Feeds

X marks the... They SAID there was a mystery planet there – NASA

WISE sky survey fails to find evidence of boffins' promised extra planet in Solar System

Security for virtualized datacentres

Boffins have long hypothesised the existence of a large, but thus far unseen, celestial body in our Solar System, somewhere beyond the orbit of Pluto, but NASA's WISE survey has found no sign of the mysterious "Planet X".

A nearby star stands out in red in this image from the Second Generation Digitized Sky Survey by WISE

Planet X, also known at various times as "Nemesis" or "Tyche", is a hypothesised large gas giant in the Oort cloud – a bunch of icy objects at the edge of the Solar System. Scientists have theorised about its presence because of a supposed bias in the points of origin for comets or the apparent discrepancies in the orbits of the known gas giants like Uranus and Neptune.

The idea that there could be another planet out there came in part from geological studies that suggested a regular timing for mass extinctions on Earth. Scientists suggested that this could be explained if there was a large planet or small star in the far reaches of the system that periodically swept through bands of outer comets, sending them hurtling towards our world.

Although the mass extinction theories were largely ruled out before NASA's Wide-field Infrared Survey Explorer (WISE) mission, astrophysicists from the University of Louisiana again proposed a missing gas giant in 1999 based on observations of comets with orbits of thousands to millions of years.

However, despite finding thousands of new stars in its survey of the sky, WISE was unable to spot any object the size of Saturn or larger to a distance of 10,000 astronomical units (1.49597871 × 1015m, or 9.29558073 × 1011 miles) and nothing bigger than Jupiter out to 26,000 AU. (An astronomical unit is roughly distance between our Earth and the Sun – approx 149 million km, or 93 million miles.)

"The outer Solar System probably does not contain a large gas giant planet, or a small, companion star," said Kevin Luhman of the Centre for Exoplanets and Habitable Worlds at Penn State University and author of a paper on WISE results for the Astrophysical Journal.

WISE's catalogue has come up with several thousand new bodies in the Sun's backyard - within 500 light years - including stars and brown dwarfs.

"We're finding objects that were totally overlooked before," said Davy Kirkpatrick of NASA's Infrared and Processing Analysis Centre at CalTech.

WISE did two full scans of the sky from 2010 to early 2011, capturing images of nearly 750 million asteroids, stars and galaxies. The AIIWISE programme enables astronomers to compare the two scans, taken around six months apart, to look for moving objects.

"We think there are even more stars out there left to find with WISE. We don't know our own Sun's backyard as well as you might think," said Ned Wright of the University of California, Los Angeles, the principal investigator of the mission. ®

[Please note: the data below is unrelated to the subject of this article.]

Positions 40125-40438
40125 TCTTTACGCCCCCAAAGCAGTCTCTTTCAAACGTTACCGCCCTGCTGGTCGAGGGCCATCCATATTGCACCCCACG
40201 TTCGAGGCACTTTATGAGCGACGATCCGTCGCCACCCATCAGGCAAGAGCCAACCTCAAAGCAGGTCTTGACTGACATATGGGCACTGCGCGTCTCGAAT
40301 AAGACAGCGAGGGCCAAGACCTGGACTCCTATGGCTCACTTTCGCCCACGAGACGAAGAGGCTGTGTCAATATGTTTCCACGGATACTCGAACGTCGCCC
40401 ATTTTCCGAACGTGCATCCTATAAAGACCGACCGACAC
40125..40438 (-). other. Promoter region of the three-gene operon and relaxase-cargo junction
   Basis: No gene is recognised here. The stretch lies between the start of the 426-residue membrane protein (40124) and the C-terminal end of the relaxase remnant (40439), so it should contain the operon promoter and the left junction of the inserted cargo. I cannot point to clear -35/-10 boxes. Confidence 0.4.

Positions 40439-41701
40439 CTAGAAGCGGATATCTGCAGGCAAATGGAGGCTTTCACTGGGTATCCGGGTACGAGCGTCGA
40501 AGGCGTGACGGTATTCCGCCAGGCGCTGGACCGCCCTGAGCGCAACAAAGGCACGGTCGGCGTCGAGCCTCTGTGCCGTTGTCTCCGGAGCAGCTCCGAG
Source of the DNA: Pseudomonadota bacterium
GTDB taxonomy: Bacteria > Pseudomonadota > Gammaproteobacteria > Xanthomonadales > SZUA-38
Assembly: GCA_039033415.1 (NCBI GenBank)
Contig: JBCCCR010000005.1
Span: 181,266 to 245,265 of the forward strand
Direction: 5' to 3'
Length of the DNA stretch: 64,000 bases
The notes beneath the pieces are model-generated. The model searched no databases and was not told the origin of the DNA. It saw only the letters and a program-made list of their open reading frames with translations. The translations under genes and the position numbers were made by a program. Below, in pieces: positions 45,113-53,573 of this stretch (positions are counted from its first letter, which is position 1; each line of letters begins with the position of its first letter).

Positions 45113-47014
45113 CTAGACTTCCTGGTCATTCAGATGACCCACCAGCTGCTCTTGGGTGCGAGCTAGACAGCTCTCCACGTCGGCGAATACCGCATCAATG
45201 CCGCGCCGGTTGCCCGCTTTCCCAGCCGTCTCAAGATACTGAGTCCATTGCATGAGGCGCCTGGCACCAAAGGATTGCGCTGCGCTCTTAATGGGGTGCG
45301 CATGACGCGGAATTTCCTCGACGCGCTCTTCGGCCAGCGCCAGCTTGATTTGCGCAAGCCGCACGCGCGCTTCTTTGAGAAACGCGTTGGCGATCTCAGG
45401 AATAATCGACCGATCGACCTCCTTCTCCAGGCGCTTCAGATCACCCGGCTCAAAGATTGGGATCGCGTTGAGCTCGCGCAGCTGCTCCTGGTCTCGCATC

Security for virtualized datacentres

More from The Register

next story
Boffins say they've got Lithium batteries the wrong way around
Surprises at the nano-scale mean our ideas about how they charge could be all wrong
Thought that last dinosaur was BIG? This one's bloody ENORMOUS
Weighed several adult elephants, contend boffins
Europe prepares to INVADE comet: Rosetta landing site chosen
No word yet on whether backup site is labelled 'K'
City hidden beneath England's Stonehenge had HUMAN ABATTOIR. And a pub
Boozed-up ancients drank beer before tearing corpses apart
'Duck face' selfie in SPAAAACE: Rosetta's snap with bird comet
Probe prepares to make first landing on fast-moving rock
Archaeologists and robots on hunt for more Antikythera pieces
How much of the world's oldest computer can they find?
prev story

Whitepapers

Secure remote control for conventional and virtual desktops
Balancing user privacy and privileged access, in accordance with compliance frameworks and legislation. Evaluating any potential remote control choice.
Saudi Petroleum chooses Tegile storage solution
A storage solution that addresses company growth and performance for business-critical applications of caseware archive and search along with other key operational systems.
High Performance for All
While HPC is not new, it has traditionally been seen as a specialist area – is it now geared up to meet more mainstream requirements?
Security for virtualized datacentres
Legacy security solutions are inefficient due to the architectural differences between physical and virtual environments.
Providing a secure and efficient Helpdesk
A single remote control platform for user support is be key to providing an efficient helpdesk. Retain full control over the way in which screen and keystroke data is transmitted.